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Three Key Questions for Breaking Into Translational Research
Breakthroughs in basic science build the foundation for clinical research and our treatment of children’s health. Many basic scientists, however, find themselves wanting to play a more active role in connecting their lab discoveries from the bench to the bedside. The Office of Postdoctoral Affairs at Children’s Hospital of Philadelphia held a Q&A panel, “How to Break Into Translational Research As a Basic Scientist,” in October as part of their week-long, biannual Translational Research Workshop.
Three experts from CHOP and the University of Pennsylvania fielded questions from an audience of basic scientists about ways in which they can get involved with the world of clinical care. A few key themes emerged, including the importance of building close collaborations with clinicians, connecting with patient advocacy foundations, and writing grants with an eye for the clinical impact of a research project. Nancy Spinner, PhD, chief of the Division of Genomic Diagnostics at CHOP, moderated the session, and panelists included:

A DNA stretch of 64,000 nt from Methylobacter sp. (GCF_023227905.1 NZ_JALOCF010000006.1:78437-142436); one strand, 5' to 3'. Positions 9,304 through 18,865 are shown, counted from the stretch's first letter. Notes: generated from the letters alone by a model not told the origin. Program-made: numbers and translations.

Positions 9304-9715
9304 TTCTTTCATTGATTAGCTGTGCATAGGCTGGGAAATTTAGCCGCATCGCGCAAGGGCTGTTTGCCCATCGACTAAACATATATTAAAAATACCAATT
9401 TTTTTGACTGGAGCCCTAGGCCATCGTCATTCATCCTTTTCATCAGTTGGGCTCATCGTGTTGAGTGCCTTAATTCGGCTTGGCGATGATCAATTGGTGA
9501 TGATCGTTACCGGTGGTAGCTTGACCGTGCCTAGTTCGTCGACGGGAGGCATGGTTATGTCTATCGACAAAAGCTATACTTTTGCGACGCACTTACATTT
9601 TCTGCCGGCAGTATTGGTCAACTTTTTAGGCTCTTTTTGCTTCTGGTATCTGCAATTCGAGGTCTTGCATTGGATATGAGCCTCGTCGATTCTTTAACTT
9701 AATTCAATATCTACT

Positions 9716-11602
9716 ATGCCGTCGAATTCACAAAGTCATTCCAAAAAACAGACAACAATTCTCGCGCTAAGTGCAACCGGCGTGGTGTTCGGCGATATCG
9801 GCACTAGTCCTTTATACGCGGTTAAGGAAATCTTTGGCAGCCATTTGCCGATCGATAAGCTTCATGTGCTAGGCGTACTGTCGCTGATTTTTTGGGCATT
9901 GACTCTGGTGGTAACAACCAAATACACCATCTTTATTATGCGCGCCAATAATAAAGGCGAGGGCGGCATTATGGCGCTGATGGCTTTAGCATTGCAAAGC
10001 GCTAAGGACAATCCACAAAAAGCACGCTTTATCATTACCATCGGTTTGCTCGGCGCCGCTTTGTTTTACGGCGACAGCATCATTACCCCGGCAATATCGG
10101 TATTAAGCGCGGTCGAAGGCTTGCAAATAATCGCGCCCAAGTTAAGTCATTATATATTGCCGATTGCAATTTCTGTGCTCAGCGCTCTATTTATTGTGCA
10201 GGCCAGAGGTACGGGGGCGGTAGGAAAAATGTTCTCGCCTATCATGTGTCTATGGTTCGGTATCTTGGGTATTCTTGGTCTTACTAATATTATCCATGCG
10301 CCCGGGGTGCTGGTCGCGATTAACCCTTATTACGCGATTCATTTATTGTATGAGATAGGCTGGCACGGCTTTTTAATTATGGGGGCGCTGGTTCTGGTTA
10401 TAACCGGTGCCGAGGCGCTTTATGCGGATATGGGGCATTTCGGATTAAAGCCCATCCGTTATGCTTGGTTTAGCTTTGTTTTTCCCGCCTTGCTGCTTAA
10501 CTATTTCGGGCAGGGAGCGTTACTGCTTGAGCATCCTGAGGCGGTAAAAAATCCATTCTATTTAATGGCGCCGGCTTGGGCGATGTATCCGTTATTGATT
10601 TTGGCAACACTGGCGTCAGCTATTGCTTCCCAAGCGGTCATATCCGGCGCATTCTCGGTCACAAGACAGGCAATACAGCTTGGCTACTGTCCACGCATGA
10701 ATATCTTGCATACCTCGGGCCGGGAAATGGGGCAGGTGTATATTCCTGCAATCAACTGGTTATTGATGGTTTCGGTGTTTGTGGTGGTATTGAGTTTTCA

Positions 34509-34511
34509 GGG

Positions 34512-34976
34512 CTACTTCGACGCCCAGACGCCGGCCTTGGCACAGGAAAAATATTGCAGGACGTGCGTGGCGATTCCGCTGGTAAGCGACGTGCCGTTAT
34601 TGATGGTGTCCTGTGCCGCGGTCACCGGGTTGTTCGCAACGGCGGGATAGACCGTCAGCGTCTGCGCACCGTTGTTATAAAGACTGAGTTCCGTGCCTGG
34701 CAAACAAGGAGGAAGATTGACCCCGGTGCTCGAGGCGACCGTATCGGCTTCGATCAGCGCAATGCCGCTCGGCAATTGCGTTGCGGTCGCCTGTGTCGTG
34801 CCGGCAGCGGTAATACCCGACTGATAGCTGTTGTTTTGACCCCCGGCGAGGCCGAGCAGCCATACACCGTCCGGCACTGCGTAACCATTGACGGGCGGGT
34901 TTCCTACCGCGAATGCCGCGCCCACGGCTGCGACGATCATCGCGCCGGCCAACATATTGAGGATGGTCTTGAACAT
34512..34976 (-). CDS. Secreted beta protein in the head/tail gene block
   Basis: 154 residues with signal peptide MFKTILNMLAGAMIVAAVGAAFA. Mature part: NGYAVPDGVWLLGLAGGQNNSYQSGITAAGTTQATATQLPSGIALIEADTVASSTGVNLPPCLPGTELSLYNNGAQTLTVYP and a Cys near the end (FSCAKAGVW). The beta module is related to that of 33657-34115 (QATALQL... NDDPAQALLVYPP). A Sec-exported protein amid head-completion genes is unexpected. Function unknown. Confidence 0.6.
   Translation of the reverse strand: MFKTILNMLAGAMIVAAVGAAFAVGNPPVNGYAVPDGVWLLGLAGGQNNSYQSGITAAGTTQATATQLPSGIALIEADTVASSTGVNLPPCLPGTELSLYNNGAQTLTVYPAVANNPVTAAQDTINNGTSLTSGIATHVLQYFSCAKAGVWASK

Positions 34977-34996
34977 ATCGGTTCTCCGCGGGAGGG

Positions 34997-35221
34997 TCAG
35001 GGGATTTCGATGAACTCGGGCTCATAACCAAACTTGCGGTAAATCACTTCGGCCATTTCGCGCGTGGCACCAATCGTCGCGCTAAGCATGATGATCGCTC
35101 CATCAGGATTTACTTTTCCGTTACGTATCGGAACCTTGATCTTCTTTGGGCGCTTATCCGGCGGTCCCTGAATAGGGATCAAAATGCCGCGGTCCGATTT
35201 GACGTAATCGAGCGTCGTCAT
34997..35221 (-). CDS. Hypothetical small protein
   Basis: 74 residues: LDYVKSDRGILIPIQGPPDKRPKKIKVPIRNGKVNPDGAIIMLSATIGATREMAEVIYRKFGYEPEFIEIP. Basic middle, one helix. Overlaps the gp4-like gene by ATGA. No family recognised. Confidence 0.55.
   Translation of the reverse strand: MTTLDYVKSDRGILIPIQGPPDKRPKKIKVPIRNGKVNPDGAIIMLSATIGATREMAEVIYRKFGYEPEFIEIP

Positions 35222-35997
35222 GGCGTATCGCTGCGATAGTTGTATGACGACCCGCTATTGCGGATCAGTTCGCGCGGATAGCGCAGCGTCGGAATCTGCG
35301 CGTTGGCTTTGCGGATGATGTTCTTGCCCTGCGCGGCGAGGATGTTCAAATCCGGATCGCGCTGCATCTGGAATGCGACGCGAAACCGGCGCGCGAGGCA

- Michael B. Robinson, PhD, a researcher in the division of Developmental and Behavioral Pediatrics at CHOP, whose research interests include the cell biology that underpins acute brain injury
- Maja Bucan, PhD, professor of Genetics at the University of Pennsylvania’s Perelman School of Medicine, who investigates the genetic basis of behavioral and psychiatric disorders
- Nancy Bonini, PhD, professor of Cell and Developmental Biology in the department of Neuroscience at the Perelman School of Medicine, who uses Drosophila genetics to study human neurodegenerative disease.
How do you get into research into humans? What is the first step?
Dr. Robinson: I would reach out to physicians until you find one who is interested in the research problem and go from there: Start working with them, teach them about your research, and bring it back and forth. There are a lot of physicians who are interested in research but don’t have the tools that you [as basic scientists] do. One researcher, for example, was interested in stress. A urologist approached her, they started talking about the implications of stress and bladder function, and now they basically have a great collaboration.